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Mr. BLUMENAUER. Madam Speaker, is she declaring a conflict of interest on this legislation? Tongue-in-cheek. Excuse me.
We are all excited, awaiting the good news in terms of her family, and I think it is appropriate that we have this legislation on the floor today to help families all across the country.
The complexity that we found out in terms of the infant formula supply leaves us all scratching our heads in terms of all these elements.
I appreciate Congresswoman DelBene early zeroing in on this, mobilizing support, helping refine legislation, and enabling us to act very quickly.
This is an area that I hope that we will be able to have further conversations because I think there are issues in terms of healthcare supply chain and industrial policy.
It isn't, I think, quite so easy to snap our fingers and make sure that we are protecting this because it is a complicated matter. I know that at times, there are differences in terms of how much we should be interfering with the private sector and what they do.
I think this might be an area that we can work together to figure out ways that we can hit the appropriate balance, meet the need, not be too intrusive, but make sure we are not behind the curve.
The administration and Congress has made significant progress in this crisis, invoking the Defense Production Act, increasing the flexibility of WIC as was referenced, easing restrictions on imports to supply chain shortages, and enacting our Formula Act to temporarily suspend tariffs on infant formula.
We are expanding that work today to include formula base powder imports. Like finish formula, infant formula base powder imports face a substantial tariff when imported at a time when families need all the help they can get.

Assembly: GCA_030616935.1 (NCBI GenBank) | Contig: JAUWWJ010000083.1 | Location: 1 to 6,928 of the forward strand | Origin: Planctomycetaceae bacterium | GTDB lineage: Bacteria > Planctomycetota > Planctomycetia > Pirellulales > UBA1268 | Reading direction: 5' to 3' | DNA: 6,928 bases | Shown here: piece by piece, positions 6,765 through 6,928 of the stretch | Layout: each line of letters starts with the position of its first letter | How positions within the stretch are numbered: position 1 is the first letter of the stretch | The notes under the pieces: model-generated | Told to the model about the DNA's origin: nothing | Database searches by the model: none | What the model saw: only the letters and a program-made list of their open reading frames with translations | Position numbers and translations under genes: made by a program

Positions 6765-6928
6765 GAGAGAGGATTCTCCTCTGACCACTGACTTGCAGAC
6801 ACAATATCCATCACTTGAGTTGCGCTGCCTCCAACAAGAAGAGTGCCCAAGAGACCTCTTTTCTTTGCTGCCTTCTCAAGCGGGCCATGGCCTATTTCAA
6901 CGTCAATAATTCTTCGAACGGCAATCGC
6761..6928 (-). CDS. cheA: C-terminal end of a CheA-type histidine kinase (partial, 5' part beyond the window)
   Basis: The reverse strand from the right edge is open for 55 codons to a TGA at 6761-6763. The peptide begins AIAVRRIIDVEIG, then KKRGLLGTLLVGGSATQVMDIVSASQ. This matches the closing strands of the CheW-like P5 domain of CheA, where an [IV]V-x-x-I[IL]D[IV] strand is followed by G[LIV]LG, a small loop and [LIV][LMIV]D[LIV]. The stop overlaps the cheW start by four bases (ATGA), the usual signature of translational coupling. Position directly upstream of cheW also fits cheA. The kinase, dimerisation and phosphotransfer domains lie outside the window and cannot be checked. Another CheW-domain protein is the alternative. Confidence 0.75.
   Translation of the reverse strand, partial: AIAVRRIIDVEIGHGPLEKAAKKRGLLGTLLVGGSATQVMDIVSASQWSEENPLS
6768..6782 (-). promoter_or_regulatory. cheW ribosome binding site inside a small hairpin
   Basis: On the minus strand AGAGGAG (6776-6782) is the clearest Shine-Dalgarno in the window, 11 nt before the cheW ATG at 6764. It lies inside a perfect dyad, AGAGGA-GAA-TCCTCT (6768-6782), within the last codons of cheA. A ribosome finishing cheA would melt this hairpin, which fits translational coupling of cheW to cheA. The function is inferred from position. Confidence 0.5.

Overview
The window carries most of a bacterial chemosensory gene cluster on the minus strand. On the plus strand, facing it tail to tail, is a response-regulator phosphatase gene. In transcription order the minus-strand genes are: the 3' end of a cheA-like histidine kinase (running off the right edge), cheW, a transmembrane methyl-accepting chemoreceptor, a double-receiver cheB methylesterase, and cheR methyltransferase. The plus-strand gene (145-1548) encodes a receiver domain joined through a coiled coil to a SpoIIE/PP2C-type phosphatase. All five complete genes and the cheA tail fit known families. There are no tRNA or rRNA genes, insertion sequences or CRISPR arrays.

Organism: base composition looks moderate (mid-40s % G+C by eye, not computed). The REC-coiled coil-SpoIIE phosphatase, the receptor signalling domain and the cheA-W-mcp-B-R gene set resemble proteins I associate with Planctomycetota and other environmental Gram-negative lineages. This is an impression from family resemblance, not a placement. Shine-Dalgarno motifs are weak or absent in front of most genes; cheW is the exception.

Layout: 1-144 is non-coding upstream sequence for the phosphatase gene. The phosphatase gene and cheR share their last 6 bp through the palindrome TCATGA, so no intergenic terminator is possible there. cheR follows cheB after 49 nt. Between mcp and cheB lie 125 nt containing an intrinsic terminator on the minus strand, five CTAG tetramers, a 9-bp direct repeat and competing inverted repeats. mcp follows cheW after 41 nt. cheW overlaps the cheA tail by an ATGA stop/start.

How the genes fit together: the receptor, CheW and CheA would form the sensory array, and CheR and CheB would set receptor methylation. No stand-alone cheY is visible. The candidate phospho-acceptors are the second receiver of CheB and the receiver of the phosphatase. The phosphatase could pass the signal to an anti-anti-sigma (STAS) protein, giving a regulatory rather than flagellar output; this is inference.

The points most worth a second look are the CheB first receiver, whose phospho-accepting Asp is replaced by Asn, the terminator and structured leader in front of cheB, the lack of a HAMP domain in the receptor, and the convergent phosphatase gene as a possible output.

I don't want to take undue time, but I just want to commend our team working together, sending the appropriate signal, and hope it provides a foundation for other areas where we might be able to look for ways to thread that needle to be able to have partnerships with the private sector and with government to be able to make sure that we deal with these fragile supply chains.
One of the things the pandemic has demonstrated is how fragile our supply chains are. The notion, with so many industries dealing with just in time, puts them in a situation where the supply chain is so brittle that it produces results that horrify us all, like dumping milk on the ground because we couldn't get it to producers.
So I hope it leads to a broader conversation about things we can do to ease the pressures on supply chains and that this is an area where we can continue to work together and make a difference.
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